India is dealing with its worst air pollution crisis in years. The air quality in the country’s north has degraded to dangerous levels in recent weeks, prompting authorities to declare a public health emergency in the national capital of Delhi. The region was engulfed in a thick smog that saw air quality index values reaching almost 1 000, a figure exceeding three times the threshold for “hazardous” conditions.
Visibility was near zero in Delhi, which has been named as the world’s most polluted city, and residents were complaining about a range of health issues. State authorities responded by closing schools, banning construction, staggering working hours for government officials, imposing a car-rationing system to banish half the city’s cars from the streets and deploying officers to stop garbage-burning across the city. Most of Delhi’s 20 million residents tried to remain indoors, with employees at some private firms given the option to work from home.
The air quality in several parts of Delhi peaked at well above 1 000 over the weekend. Scores between 401 and 500 are considered “dangerous”, while anything over 500 is “hazardous”. The safe limit specified by the World Health Organisation is below 25, with anything above deemed harmful to health. Owing to low visibility, flights in and out of Delhi were diverted.
There was a massive public outcry over the crisis, with citizens taking to social media over the government’s failure to tackle air pollution, which has now become a perennial problem. Residents took jibes at the authorities, saying the choking smog had turned their city into a “gas chamber”.
Social media hashtags like #DelhiBachao (Save Delhi) and #DelhiAirEmergency were trending as residents expressed their desire to leave the city until the air quality improves.
“Delhi has turned into a gas chamber due to smoke from crop-burning in neighbouring states,” tweeted Delhi Chief Minister Arvind Kejriwal. “It’s very important that we protect ourselves from this toxic air. Through private and government schools, we have started distributing 50 lakh masks today. I urge all Delhiites to use them whenever needed.”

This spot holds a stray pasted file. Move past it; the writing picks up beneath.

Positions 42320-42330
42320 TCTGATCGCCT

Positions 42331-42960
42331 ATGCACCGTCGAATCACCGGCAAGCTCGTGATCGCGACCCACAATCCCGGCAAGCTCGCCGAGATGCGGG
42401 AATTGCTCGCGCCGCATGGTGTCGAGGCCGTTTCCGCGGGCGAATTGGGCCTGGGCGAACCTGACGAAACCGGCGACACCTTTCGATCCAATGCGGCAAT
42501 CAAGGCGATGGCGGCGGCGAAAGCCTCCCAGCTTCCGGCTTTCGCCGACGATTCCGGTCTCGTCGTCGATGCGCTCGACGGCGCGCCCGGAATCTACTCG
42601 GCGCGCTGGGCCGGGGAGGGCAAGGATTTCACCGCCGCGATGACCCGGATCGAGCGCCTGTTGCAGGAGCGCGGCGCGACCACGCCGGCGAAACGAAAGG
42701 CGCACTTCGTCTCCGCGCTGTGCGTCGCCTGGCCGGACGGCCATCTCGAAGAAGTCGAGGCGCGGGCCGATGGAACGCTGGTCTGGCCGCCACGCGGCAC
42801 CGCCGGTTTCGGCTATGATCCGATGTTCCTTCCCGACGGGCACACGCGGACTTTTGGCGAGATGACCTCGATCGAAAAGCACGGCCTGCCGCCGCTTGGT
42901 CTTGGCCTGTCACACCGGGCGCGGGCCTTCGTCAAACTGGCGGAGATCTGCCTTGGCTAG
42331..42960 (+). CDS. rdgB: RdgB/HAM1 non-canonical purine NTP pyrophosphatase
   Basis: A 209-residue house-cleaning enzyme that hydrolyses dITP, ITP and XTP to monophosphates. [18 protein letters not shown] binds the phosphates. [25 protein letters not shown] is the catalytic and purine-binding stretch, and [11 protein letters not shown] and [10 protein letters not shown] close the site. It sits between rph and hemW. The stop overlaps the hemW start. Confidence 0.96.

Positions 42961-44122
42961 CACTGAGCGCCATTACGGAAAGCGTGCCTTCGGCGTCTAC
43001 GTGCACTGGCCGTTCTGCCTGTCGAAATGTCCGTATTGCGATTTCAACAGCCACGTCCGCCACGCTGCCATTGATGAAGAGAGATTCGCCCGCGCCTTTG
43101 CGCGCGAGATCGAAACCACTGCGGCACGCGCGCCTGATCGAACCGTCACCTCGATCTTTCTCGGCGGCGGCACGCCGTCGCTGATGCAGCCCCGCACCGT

India’s Supreme Court lashed out at the state government for “passing the buck” on air pollution and failing to take action to tackle the city’s toxic smog. “This can’t go on. People aren’t safe even inside their houses and rooms,” the court said, having considered a report by the Environment Pollution (Prevention and Control) Authority that is spearheading efforts to deal with Delhi’s pollution.
The term “smog” is used to indicate environmental episodes during which harmful pollutant –
containing a mixture of particulate matter (PM), smoke and gases – produces haze and reduces visibility. Smog can result from factors such as increased emissions resulting naturally from forest fires or anthropogenic (human) activities such as the burning of fossil fuels, vehicle exhaust emissions and industrial activities. Meteorological conditions worsen smog, which can result in acute health risks.
A hazy affair
Delhi’s smog is the outcome of an existing ambient, urban air pollution problem with a host of factors – including vehicle and industrial pollution, farmers burning agricultural residue (known as stubble), dust from roads and construction sites, and coal power plants – coming together to significantly worsen the smog. The air quality in the city deteriorated particularly after 28 October, a day after the Hindu festival of Diwali during which revellers set off fireworks and firecrackers as part of religious celebrations.
Every year, during the post‐monsoon autumn season in October and November, wheat and rice farmers in India’s northern states of Punjab, Haryana and western Uttar Pradesh undertake the traditional practice of burning the leftover crop residue in their fields in preparation for ploughing and replanting. Farmers are reluctant to plough the stubble back into the land or hire expensive machines to uproot and roll the stubble because of the cost involved.
Crop residue burning is a recurring issue. The emissions spread in all directions, depending on weather conditions. Satellite imagery often shows large areas of farmland on fire in northern India, starting in mid-October and creating vast smog plumes that extend over thousands of kilometres and can be seen from space.
Crop residue burning began in 1986, when mechanised harvesting was introduced for wheat (in April and May) and rice (in October and November). It has recently gained traction because of its substantial impact on seasonal air quality, particularly over the Indo‐Gangetic Basin.
In recent years, crop residue burning has severely affected the air quality over the basin in general and Delhi in particular. It also causes a spike in black carbon aerosol or soot – formed through the incomplete burning of biomass – which has serious implications because of its ability to absorb incoming solar radiation and impact on the climate, human health, rainfall and soil productivity. The increase in black carbon from crop residue burning has made the Indo‐Gangetic Basin region a global hotspot for atmospheric pollutants and a place for recurring winter haze and toxic fog.